Inland flooding from Isaac will expand over the balance of the week aiming toward southwestern Arkansas as heavy rain begins to crawl away from the Gulf Coast.
Slow-moving tropical systems have long been known to cause some of the worst floods imaginable. That remains a primary concern with Isaac as it drifts slowly inland.
Hurricane Isaac moved over southern Louisiana Tuesday night and will soon begin a curved path into the southern Plains and Midwest over the balance of the week.
Portions of southern Mississippi and southeastern Louisiana are bearing the heaviest amount of rain and coastal flooding during Wednesday.
A general 12 to 18 inches of rain will fall in southern Mississippi and southeastern and central Louisiana with the potential for local amounts surpassing 20 inches.
Rainfall occurred over a broad area of the South during the first part of this week and pockets of heavy rain will continue to emerge.
The I-95 corridor, along the Atlantic Coast in the South was hit Monday with drenching rain and gusty thunderstorms.
Places as far away as Charleston, S.C. were inundated with torrential rain, due in part of Isaac Tuesday.
Communities from New Orleans, Houma and Baton Rouge to Gulfport, Biloxi and Mobile will continue to experience windswept, torrential rain and urban flooding as Isaac roars along the shore Wednesday.
As Isaac waddles inland Wednesday and Thursday, drenching showers and locally gusty thunderstorms will continue to affect Atlanta, Charleston, S.C. and Huntsville, Ala.
Downpours are forecast reach into drought areas of Little Rock, Ark.; Shreveport, La. and Memphis, Tenn. as the week progresses.
Keep checking back with the AccuWeather.com for the latest on Isaac as to where the flooding versus beneficial rain will occur.
Weakening steering currents over the United States have caused Isaac's forward speed to slow.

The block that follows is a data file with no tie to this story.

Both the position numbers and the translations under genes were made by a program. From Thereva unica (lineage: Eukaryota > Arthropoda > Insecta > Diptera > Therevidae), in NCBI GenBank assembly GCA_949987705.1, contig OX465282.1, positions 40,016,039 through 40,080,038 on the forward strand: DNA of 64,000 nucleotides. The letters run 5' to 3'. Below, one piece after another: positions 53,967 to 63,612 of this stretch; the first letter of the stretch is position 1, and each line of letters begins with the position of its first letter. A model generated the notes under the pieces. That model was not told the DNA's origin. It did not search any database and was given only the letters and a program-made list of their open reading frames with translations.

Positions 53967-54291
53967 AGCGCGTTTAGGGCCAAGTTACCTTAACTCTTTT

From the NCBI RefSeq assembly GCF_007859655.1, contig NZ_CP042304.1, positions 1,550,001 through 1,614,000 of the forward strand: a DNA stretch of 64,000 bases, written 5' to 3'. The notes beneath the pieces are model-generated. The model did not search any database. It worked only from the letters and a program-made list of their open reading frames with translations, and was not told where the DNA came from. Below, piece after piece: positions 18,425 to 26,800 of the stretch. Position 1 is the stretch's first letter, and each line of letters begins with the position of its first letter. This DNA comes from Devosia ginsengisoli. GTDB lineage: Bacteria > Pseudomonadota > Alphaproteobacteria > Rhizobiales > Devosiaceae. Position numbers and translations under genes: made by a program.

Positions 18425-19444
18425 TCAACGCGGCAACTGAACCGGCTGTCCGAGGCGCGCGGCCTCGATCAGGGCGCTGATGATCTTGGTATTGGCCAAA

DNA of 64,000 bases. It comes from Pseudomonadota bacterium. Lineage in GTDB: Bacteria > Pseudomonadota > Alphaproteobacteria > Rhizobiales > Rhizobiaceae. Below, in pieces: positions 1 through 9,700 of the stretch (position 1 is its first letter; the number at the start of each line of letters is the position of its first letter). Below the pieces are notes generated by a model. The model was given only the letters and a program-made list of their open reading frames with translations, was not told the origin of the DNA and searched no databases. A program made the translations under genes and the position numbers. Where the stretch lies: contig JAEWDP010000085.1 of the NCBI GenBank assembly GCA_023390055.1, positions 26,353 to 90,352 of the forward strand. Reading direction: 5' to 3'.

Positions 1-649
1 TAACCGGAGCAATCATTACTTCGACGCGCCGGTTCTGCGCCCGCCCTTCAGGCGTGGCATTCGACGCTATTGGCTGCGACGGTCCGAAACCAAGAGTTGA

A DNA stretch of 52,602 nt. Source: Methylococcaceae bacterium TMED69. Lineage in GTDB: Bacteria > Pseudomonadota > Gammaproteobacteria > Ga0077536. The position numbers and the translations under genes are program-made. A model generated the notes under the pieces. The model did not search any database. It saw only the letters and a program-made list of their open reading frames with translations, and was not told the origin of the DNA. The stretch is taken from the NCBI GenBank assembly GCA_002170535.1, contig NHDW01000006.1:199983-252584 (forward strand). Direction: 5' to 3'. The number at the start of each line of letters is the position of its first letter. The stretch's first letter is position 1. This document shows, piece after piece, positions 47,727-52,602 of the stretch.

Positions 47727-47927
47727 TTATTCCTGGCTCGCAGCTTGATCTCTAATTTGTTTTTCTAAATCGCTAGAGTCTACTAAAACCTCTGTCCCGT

According to AccuWeather.com Hurricane Expert Dan Kottlowski, "A slow-moving tropical storm or hurricane has the potential to drop tremendous rainfall and produce major flooding."
Meanwhile, folks over the Mississippi, Ohio, Missouri and Arkansas basins would welcome any non-flooding rainfall. A large part of this area remains in a drought as a result of the blistering summer of 2012 and abnormally warm and dry conditions during the winter of 2011-12.
Expert Senior Meteorologist Alex Sosnowski contributed to the content of this story.
Multiple tornadoes touched down across Indiana and Ohio on Wednesday, one of which flattened a Starbucks in the town of Kokomo, Indiana.
A budding tropical disturbance has the potential to strengthen significantly and reach Florida and the Bahamas with strong winds, coastal flooding and torrential rainfall during Sunday and Monday.
Rounds of showers and thunderstorms will bring the potential for flash flooding and localized damaging wind gusts through Thursday.
Stargazers will want to dig out their binoculars and telescopes this weekend as Venus and Jupiter shine so close that they appear as one large, bright star in the evening sky.
Following a taste of autumn chill to start the week, is summer heat and humidity over for the northeastern United States?
Philadelphia, PA (1972)
Last of 25 straight days without measurable rain.
Sturtevant, IN (2001)
A tornado 3 miles north-northwest of town. The tornado destroyed a hay barn with a horse trailer pushed out the back of the barn. A power pole was snapped off and wires were downed near Old Highway 11. A speed trailer near Highway 11 and I-94 was destroyed. Large barricades were lifted from the south side of Highway 11 and moved to the north side. Total losses exceeded $30,000. The path length of the tornado was 3 miles.
Washington, D.C. (1814)
Tornado struck part of Washington, D.C., killing many British soldiers who were burning the capitol.